Wildflowers of the Westborough Reservoir

Early August, p. 3

Common Evening-Primrose, Evening-Primrose Family (Onagraceae), Native

Evening Primrose

Common evening-primrose (Oenothera biennis) is a night-blooming plant of roadsides and fields, most evident in mid- to late summer. Several kinds of moths pollinate it. The yellow flowers open in late afternoon or early evening and last into the next morning, wilting in bright sunlight. Each flower looks as if it has an X in its center.

This hardy plant is biennial, living for two years. The first year it grows as a rosette or low cluster of leaves, and the second year it sends up a tall flower stalk and blooms. Its deep tap root can be boiled and eaten the first year, and its young leaves can be used in salads or cooked as greens. In the early 1600s, colonists sent this native plant back to Europe, where it was then cultivated as food.

Common evening primrose had medicinal uses among Native Americans, who made a root tea from it and also used the root in poultices and as a rub. The seed oil is a good source of gamma-linolenic acid, which the human body needs. Modern research has found that the seed oil may be helpful in treating eczema and a range of other ailments. It is licensed in England for treating skin inflammation, premenstrual syndrome (PMS), and breast pain.

Goldenrod, Composite or Daisy family (Compositae), Native

Zebra Swallowtail on Goldenrod
Zebra Swallowtail on Goldenrod

In late summer and early fall, plumes of goldenrod signal the impending change of season. New England has up to 50 different kinds of goldenrod inhabiting all sorts of locations. It is no surprise that at least one goldenrod, such as Canada goldenrod (Solidago canadensis), is fairly common at the Reservoir in August and early September.

Goldenrod is often wrongly blamed for causing hay fever, probably because it blooms during the height of hay fever season. In fact, most hay fever is caused by ragweeds, such as common ragweed (Ambrosia artemisiifolia) and great ragweed ( Ambrosia trifida,). Unlike goldenrod, these ragweeds are wind-pollinated. They produce vast quantities of tiny, light pollen that readily becomes airborne. Goldenrod pollen is heavier and better suited for transport by bees.

People who pick goldenrod for late-summer bouquets may sometimes be surprised to discover that they have also brought home insects. A single goldenrod plant can contain a diverse insect community. Goldenrod flowers offer a rich supply of nectar, especially as other sources begin to dwindle with the approach of fall. The flowers attract bumblebees and honey bees, as well as flies that resemble them, complete with yellow and black stripes. Butterflies, ants, and wasps also frequent goldenrod.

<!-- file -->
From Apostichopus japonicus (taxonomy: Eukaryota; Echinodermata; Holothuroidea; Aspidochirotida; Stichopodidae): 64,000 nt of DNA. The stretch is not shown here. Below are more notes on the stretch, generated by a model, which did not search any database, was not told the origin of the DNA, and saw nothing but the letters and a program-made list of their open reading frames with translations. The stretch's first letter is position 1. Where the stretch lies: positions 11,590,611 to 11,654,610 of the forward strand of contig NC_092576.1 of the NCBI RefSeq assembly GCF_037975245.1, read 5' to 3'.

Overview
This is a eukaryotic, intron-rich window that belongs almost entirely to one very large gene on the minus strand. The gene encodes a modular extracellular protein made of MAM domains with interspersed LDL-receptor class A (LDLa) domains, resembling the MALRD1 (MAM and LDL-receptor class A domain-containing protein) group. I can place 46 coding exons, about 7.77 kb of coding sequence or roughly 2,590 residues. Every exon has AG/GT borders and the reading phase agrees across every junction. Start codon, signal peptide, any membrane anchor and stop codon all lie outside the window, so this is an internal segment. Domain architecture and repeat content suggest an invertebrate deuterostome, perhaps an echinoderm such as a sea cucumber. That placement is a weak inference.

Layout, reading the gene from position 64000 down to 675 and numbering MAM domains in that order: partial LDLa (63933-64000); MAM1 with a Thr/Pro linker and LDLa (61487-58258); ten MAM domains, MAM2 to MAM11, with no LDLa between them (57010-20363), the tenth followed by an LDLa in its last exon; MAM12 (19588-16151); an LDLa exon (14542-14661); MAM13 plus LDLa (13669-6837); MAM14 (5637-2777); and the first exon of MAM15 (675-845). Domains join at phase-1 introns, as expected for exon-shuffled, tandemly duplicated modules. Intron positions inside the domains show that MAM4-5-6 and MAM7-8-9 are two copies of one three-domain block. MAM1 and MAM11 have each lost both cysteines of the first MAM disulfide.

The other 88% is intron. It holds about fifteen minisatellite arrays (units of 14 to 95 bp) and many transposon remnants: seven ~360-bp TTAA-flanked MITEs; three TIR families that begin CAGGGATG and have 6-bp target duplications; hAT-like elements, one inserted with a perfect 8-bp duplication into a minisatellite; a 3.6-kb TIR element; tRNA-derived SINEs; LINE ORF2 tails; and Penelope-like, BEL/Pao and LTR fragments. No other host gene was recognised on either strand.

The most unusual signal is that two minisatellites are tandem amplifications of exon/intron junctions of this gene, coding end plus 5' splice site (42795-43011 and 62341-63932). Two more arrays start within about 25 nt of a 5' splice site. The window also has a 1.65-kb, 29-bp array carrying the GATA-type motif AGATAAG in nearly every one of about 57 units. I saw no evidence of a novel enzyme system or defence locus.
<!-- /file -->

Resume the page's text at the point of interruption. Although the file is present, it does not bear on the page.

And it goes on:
Predatory insects often hunt in goldenrod. They include yellow jackets and the yellow goldenrod spider ( Misumena vatia), which is one of the 200 crab spiders (Thomisidae family) that are colored like the flowers they hide in. Instead of spinning a web to trap prey, crab spiders lie in wait, camouflaged, and grab and paralyse other insects. Another typical predator is the yellow ambush bug (Phymata crosa), which also hides and seizes insect prey. Goldenrod plants may also harbor a type of "praying mantis", which also consumes insects.

Wild Mint, Mint family (Labiatae), Native
Closeup Wild Mint

Wild mint (Mentha arvensis) grows on wet shores of the Reservoir. The plants have the characteristic square stem of mints, a scent of mint, and clusters of small fuzzy-looking flowers growing where leaves and stems meet. The flowers can be light purple or white, and both are found at the Reservoir. The plants spread by underground runners and can form colonies.

Wild mint is native to North America, unlike spearmint (Mentha spicata) and peppermint (Mentha piperita), which come from Europe and bear flowers on spikes. Native Americans used wild mint as a tea and as a flavoring for meats, much as we do today with various mints, especially spearmint. Some Native American groups used wild mint to treat nausea.

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  Copyright © Anne A. Reid, 1999-2002.
  Photographs copyright © Garry K. Kessler, 1999-2002.